Thanks to UEFA’s quirky system for seeding teams based on their prior performance in Europe, the draw for the group stage of the Champions League produced a blockbuster group of death and several others, where at least three teams will battle for two available spots.
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There is no doubt that the members of Group A will feel the hardest done by as Bayern Munich, Villarreal, Manchester City and Napoli were drawn together in the “group of death.” Manchester City was located in Pot 3 while Napoli found itself in Pot 4; when both "wild cards" landed in Group A, it created the most top-heavy group in the Champions League by far.
Favorites Barcelona, Chelsea, Manchester United and Real Madrid all will have reason to believe they can comfortably secure one of the two top spots and automatic qualification for next spring’s knockout competition while three other sections look more unpredictable.
Although defending champion Barcelona is in Group H with fellow perennial power AC Milan, the other two in the group are lightweights: BATE Borisov and Viktoria Plzen. It should be plain-sailing for coach Pep Guardiola’s side.
Chelsea will have some concern about landing in Group E alongside Valencia, Bayer Leverkusen and the harmless Genk side. Chelsea has just purchased Valencia star Juan Mata, who will have a "homecoming" when the teams meet in group play, and if the odds favor the English side to advance, it could be a toss-up for the other place between Valencia and the Bundesliga side from Leverkusen.
Manchester United got what looks like a sweetheart draw, paired with Benfica, FC Basel and Otelul Galati. This kind of assignment should bring a smile to the face of Sir Alex Ferguson. Benfica is on the rebound, but the other two are European minnows who shouldn’t bother the men from Old Trafford or the Reds from Estadio da Luz.
Real Madrid’s Group D contains French perennial Lyon, as well as Ajax and Dinamo Zagreb. The draw should prove quite navigable for manager Jose Mourinho. Ajax is a shadow of its former glory days while the Croatians are also a cut below the European elite. Lyon lost its French crown last season but qualified smoothly in a playoff against Rubin Kazan.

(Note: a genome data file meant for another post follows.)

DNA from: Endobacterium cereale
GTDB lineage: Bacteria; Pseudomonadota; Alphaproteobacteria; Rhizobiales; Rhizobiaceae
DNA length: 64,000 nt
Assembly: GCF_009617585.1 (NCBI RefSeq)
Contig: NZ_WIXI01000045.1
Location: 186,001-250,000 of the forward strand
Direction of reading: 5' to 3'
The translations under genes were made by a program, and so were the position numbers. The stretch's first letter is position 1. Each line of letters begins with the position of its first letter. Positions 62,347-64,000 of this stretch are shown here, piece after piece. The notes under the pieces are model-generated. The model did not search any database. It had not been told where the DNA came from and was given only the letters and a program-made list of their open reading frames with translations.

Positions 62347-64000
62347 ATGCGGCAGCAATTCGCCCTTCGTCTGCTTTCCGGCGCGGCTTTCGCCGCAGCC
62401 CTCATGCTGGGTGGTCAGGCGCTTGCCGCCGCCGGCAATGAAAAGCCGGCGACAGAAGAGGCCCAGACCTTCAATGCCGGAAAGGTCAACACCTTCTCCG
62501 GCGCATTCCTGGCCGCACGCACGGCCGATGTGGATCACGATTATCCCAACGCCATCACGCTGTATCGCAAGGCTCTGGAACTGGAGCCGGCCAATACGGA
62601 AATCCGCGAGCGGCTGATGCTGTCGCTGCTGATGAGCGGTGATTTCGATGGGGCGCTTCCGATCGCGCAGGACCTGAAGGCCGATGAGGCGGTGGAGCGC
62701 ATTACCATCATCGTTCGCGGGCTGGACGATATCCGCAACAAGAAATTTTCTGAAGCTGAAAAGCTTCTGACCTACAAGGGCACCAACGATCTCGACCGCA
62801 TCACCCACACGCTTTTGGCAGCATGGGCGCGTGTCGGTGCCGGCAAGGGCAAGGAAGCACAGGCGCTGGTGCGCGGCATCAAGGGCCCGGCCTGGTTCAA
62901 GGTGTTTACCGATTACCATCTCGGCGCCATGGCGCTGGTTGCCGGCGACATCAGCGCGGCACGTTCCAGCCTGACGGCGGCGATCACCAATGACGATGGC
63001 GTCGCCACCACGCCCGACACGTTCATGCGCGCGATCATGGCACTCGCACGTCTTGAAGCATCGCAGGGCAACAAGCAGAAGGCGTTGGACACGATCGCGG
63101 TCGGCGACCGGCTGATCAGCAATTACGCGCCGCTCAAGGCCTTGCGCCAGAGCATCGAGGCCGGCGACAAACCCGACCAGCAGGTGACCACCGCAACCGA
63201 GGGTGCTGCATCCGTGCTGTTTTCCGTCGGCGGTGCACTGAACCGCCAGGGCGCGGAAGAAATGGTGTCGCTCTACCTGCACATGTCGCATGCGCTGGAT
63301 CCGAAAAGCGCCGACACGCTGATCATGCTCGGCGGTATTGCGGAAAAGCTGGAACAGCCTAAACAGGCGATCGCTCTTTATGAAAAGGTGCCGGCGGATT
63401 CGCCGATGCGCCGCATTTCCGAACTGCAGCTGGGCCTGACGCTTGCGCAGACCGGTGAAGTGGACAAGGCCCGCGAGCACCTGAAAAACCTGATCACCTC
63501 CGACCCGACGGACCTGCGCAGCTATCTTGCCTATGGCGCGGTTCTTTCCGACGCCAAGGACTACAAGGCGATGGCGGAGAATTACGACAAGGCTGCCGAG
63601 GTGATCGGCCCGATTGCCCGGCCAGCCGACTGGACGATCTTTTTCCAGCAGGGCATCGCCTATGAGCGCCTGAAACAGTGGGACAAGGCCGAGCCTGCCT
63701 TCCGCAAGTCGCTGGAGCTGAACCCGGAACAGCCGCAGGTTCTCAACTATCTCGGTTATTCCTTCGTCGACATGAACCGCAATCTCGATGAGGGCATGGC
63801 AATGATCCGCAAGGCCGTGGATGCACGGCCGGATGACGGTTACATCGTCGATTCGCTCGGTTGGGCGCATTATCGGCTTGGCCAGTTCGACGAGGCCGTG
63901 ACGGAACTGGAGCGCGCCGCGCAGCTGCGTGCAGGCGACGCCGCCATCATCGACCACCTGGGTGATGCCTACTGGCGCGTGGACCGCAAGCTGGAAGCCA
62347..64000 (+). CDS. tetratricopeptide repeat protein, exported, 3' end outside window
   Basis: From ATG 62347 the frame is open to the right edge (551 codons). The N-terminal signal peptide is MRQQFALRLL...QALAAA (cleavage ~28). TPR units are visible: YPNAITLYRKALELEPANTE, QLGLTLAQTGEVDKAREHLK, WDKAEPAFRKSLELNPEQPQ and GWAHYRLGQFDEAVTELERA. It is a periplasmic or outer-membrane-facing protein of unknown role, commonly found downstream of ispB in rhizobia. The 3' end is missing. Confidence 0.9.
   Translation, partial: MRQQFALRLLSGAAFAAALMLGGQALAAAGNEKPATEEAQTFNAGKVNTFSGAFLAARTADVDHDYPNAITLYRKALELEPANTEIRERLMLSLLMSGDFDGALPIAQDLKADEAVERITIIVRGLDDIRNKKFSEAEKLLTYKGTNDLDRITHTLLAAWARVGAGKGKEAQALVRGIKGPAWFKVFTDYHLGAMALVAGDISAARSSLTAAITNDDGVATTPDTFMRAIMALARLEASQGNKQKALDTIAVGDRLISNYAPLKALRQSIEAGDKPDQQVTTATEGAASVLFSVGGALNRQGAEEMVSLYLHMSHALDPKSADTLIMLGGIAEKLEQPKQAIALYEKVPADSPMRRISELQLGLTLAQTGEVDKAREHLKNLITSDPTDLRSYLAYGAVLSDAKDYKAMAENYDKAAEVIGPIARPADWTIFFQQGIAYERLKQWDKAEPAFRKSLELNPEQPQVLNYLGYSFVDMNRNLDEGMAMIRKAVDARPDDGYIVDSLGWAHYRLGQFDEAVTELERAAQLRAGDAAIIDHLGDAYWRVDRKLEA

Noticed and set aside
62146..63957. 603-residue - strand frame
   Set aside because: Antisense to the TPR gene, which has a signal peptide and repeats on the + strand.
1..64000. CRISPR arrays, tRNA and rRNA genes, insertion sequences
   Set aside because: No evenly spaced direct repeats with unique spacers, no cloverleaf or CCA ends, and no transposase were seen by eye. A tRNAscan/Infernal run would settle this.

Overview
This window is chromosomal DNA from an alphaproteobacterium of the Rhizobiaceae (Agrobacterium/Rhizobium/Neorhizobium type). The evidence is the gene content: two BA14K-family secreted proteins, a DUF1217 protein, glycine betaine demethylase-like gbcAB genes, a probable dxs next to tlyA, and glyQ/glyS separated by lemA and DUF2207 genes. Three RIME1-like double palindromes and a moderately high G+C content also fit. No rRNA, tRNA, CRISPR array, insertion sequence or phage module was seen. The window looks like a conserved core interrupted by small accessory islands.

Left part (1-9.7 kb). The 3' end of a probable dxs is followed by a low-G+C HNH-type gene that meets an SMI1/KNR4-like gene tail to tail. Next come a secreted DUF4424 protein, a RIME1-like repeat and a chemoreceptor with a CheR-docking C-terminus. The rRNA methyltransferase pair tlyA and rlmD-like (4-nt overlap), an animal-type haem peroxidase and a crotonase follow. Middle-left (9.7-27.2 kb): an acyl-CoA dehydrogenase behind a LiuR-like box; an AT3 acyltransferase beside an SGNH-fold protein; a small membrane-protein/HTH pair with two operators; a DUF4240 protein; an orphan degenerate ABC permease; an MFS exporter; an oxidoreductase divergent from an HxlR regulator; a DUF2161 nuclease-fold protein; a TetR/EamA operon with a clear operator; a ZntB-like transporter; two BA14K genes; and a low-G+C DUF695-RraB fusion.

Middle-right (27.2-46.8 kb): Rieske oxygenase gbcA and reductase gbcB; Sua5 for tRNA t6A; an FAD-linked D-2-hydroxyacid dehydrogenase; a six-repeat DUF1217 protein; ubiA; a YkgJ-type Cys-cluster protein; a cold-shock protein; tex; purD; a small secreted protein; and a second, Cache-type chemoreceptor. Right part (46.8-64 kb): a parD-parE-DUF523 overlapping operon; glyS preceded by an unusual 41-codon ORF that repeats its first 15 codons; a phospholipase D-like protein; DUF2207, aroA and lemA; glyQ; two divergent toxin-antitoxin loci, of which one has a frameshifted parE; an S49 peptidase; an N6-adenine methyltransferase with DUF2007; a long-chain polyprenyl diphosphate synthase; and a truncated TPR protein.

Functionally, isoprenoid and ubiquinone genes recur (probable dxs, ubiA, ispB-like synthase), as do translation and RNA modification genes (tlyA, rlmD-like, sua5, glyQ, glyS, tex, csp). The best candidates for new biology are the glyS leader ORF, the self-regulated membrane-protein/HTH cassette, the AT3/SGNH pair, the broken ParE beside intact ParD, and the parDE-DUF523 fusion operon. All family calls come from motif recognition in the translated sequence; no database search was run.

Group B is headed by Inter Milan and should also offer a qualifying road for one of the two Russian entries, CSKA Moscow. French champion Lille will be in the fight, while Trabzonspor, who entered at the last minute when Fenerbahce was disqualified from the competition due to match-fixing investigations, is along for the ride.
FC Porto heads Group G where the other Russian entry, Zenit St. Petersburg, looks likely to make a run for the knockout stage. Last year’s surprise package, Shakhtar Donetsk and APOEL Nicosia, complete the section as the Ukrainians will fancy their chances to go forward.
Group F looks as wide open as Group A, but for quite different reasons. Arsenal – placed into Pot 1 by virtue of its past rather than its present value – joins Marseille, Olympiakos and Bundesliga champion Borussia Dortmund. If Arsenal got a break being seeded, that vanished when Dortmund — a wild card in Pot 4 – landed in their section. Marseille might change group expectations while Olympiakos would appear to be the rank outsider.
All of the action starts September 13-14 with everything live on the FOX family of soccer networks. UEFA will release the match schedule after balancing the needs of European television and analyzing the winter weather patterns in Europe.